Also, below is a letter I wrote to my studio mates at Mount Royal that I am using as momentum, and perhaps a personal manifesto, or my guide for the new year. I had sent this shortly after feeling proud that I had finally installed my work (after much electronic media drama) and we had a great opening as a program. However, on the heels of the Ferguson and Garner verdict, and all the news pouring in about lives of color meaning so little to some people, I felt compelled to write this. I'm so glad for the positive responses my studio mates gave as well as their own compassionate - and the beautiful dialogue that came forth, which I won't include, but it's got some institutional dialogue going as far as how we can bridge the gap as students and as artists preparing to re-enter the world, in a position of privilege in Baltimore - with so much going on in the world, let alone outside our studio. Please read below.
Happy New Year,
Love, Pirate Jenny aka PJ
I'm so proud of us all getting our show up. Go mount royal!
However despite all the festivities and our accomplishments I still am recovering from being sick and feeling a deep dark sadness within myself with whats going on in Baltimore with all the protests, with Ferguson, the non indictment of Eric Garner and other social injustices that are happening right outside (or inside) our studios.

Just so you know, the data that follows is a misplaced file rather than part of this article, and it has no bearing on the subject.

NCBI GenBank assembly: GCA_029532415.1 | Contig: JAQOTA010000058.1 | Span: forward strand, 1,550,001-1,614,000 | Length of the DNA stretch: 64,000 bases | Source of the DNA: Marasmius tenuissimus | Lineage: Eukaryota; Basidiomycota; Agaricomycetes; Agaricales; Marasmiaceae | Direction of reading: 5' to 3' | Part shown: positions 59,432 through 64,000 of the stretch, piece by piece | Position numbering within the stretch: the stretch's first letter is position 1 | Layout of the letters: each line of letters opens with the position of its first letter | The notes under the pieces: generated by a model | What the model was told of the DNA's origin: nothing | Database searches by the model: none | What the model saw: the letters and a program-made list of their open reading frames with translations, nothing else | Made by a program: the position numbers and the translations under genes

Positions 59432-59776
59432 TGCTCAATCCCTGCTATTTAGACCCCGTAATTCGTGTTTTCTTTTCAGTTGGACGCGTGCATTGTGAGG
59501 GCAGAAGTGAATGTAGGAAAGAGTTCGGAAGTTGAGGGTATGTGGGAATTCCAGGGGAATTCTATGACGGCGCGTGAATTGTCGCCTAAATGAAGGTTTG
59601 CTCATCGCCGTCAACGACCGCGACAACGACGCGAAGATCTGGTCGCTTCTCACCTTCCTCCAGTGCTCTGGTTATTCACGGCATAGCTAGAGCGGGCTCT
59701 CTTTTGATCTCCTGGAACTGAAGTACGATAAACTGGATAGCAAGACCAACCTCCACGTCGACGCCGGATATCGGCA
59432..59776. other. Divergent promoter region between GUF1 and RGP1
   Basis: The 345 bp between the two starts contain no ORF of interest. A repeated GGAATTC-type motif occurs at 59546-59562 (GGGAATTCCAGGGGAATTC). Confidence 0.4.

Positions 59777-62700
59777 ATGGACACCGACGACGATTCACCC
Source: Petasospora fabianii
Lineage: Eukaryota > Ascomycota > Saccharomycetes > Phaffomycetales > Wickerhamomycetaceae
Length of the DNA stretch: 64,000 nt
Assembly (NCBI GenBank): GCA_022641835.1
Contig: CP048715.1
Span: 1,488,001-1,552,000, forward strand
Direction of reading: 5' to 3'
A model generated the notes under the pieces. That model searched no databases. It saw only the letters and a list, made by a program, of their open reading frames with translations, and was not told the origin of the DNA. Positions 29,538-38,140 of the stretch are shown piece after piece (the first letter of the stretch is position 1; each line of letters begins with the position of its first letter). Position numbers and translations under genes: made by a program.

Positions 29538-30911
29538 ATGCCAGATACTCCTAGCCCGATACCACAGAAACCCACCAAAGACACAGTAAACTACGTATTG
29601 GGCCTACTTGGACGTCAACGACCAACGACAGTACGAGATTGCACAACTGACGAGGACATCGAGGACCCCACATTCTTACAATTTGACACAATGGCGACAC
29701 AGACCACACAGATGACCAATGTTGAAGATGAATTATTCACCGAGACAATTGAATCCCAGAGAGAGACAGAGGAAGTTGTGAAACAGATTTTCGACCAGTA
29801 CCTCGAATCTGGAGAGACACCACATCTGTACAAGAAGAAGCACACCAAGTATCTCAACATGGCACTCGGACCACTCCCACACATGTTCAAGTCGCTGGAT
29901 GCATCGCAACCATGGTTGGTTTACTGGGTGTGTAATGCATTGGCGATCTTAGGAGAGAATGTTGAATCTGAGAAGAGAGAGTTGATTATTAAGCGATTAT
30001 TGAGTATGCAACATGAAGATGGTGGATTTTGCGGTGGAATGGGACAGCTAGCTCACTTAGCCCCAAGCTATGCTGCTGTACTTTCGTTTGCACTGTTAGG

I feel helpless, confused and guilty for worrying about my sound on my installation when right across the street Red Emma's was packed to the brim with a Ferguson teach in because all around us right on North Avenue mainly black people and young black men are getting killed and beaten for being who they are.
How on earth can we as artists/MFA students at MICA and at Mt. Royal - balance crits, lectures, homework, studio time and oh, Finals and Thesis - with taking stock and processing this awful time/police state we live in? I personally can't continue to separate the two any longer. When I get harassed/cased/followed by a cop who initially mistakes me for a young black man who then realises I'm a woman and attending MICA and lets me off the hook - I can't ignore my race-gender-education privilelege dilemma.
I'm definitely open to having more discussions about this, and how MICA can support me and others who feel like this. I have no idea what to do. No one is talking about this in the open. I can talk to graduate studies and others about creating space to talk. I think there needs to dialogue, time and space for healing around this. Personally, I'm kind of a wreck and I can no longer afford to hide in my studio bubble and not acknowledge the national crisis that is happening around me.
I'm open to tips, suggestions and thoughts that can generate discussion and healing space. If anyone has any ideas I'm way open.